Societe Generale gears up for Lyxor asset management sale – sources

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FILE PHOTO: The logo of Societe Generale is seen on the headquarters at the financial and business district of La Defense near Paris

By David French and Pamela Barbaglia

NEW YORK/LONDON (Reuters) – Societe Generale <SOGN.PA> is gearing up to launch the sale of its asset management arm Lyxor as the French lender seeks to shore up its finances after two consecutive quarterly losses, two sources familiar with the matter told Reuters.

France’s third-biggest bank has hired Citigroup <C.N> to oversee the sale, which is expected to kick off in the fourth quarter, the sources said, speaking on condition of anonymity as the matter is confidential.

Societe Generale and Citi declined to comment.

Lyxor had about 132 billion euros ($156 billion) of assets under management at the end of June, with exchanged-traded funds (ETF) representing almost half of its operations. It ranks as Europe’s third largest ETF provider.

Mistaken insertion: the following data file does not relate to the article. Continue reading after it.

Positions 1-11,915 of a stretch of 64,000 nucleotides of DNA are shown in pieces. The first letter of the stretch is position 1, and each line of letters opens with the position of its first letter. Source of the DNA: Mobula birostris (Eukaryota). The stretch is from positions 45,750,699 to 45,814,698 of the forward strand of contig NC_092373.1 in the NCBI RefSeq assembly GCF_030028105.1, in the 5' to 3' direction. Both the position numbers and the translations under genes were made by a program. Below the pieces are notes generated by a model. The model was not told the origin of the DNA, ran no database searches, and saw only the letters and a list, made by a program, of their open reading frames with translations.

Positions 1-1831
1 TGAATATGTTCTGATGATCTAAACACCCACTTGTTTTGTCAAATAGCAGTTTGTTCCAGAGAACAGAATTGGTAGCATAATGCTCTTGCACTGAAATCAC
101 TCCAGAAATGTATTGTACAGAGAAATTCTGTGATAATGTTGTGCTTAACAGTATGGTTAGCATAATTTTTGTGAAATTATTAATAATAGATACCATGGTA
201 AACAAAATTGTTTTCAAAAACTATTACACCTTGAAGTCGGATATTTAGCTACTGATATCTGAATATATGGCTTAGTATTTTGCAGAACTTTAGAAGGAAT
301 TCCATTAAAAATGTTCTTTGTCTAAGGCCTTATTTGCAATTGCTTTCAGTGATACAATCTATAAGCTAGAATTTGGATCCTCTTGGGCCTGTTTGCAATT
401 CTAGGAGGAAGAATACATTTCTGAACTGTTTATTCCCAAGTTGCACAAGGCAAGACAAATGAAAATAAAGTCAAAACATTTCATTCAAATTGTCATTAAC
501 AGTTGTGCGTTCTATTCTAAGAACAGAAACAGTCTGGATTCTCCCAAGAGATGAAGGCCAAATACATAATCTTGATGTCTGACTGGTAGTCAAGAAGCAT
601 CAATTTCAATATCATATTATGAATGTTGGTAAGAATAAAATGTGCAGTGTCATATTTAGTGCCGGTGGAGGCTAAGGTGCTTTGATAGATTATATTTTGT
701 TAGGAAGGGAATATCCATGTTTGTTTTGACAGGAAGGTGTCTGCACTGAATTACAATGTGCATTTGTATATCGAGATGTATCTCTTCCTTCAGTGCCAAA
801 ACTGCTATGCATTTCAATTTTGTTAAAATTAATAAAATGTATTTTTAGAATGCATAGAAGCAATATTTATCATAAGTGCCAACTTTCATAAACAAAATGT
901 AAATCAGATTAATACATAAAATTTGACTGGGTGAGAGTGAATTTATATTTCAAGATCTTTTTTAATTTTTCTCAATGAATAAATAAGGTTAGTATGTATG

The business could be valued at about $1 billion, one of the sources said, adding that interested parties have recently been contacted as the sale is about to kick off.

It will be aimed at bidders in Europe and United States, including French asset manager Amundi <AMUN.PA> and German rival DWS <DWSG.DE>, one of sources said, while cautioning that no deal was certain.

“It’s all been prepared and is ready to start, but the board has yet to sign it off,” the source said.

The unit posted a 21.6% decline in revenue to 40 million euros in the second quarter due to challenging market conditions and the fallout from the coronavirus crisis.

Societe Generale’s boss Frederic Oudea is trying to strengthen the bank’s capital ratio and may also explore strategic options for its UK wealth management unit, Kleinwort Hambros, another source said.

As part of an asset disposal programme first launched in 2018, Societe Generale has parted ways with assets in Eastern Europe and last year agreed to sell its Nordics-based SG Finans division to Nordea Bank <NDAFI.HE> for 575 million euros.

The bank said it would sell or close business lines that have not reached critical mass or do not generate synergies.

(Reporting by David French in New York and Pamela Barbaglia in London; Additional reporting by Maya Nikolaeva in Paris; Editing by Jan Harvey)

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